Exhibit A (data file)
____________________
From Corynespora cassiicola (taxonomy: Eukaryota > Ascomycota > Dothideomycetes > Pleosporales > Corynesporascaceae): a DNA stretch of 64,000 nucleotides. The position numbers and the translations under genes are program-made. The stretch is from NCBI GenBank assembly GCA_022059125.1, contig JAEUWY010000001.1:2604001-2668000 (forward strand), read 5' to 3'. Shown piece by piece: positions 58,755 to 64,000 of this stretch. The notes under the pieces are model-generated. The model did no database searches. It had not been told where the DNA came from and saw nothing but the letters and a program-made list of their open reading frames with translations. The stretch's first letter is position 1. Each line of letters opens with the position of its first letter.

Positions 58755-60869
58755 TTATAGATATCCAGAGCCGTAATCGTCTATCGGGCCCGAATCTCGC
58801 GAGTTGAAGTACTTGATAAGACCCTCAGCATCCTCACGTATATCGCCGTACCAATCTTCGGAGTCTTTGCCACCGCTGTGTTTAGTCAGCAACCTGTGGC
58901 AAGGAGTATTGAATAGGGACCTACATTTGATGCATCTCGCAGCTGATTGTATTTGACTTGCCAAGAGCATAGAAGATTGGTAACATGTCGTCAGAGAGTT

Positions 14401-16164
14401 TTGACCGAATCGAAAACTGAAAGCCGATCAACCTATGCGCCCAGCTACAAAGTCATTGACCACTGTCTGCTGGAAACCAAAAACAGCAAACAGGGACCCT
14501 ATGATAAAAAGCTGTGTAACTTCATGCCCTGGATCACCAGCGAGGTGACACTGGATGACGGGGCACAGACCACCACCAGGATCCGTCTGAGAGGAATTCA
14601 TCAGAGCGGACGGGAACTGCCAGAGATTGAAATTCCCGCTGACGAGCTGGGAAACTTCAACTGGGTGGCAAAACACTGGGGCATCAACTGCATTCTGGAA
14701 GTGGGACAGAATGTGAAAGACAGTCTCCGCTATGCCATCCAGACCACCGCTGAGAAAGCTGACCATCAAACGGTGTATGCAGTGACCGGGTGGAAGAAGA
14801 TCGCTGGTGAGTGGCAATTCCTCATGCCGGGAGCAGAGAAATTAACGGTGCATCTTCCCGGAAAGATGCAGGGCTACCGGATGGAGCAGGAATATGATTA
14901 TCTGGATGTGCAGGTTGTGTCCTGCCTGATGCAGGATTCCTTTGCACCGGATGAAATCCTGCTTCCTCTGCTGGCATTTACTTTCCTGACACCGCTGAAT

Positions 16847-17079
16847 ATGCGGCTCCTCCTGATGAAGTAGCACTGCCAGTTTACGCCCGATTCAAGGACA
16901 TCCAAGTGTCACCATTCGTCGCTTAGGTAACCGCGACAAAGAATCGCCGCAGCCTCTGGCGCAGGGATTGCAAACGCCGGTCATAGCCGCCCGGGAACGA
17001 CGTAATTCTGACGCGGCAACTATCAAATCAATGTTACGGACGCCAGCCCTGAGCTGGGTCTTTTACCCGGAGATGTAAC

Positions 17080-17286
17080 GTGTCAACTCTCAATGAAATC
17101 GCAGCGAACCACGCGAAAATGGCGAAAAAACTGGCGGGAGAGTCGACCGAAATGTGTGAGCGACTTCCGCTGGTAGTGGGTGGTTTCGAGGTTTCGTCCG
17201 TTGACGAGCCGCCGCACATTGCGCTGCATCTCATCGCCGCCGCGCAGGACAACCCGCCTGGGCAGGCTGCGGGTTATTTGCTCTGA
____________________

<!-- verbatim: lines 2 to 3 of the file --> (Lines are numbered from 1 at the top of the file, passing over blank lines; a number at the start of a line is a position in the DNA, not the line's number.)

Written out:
Positions 58755-60869
58755 TTATAGATATCCAGAGCCGTAATCGTCTATCGGGCCCGAATCTCGC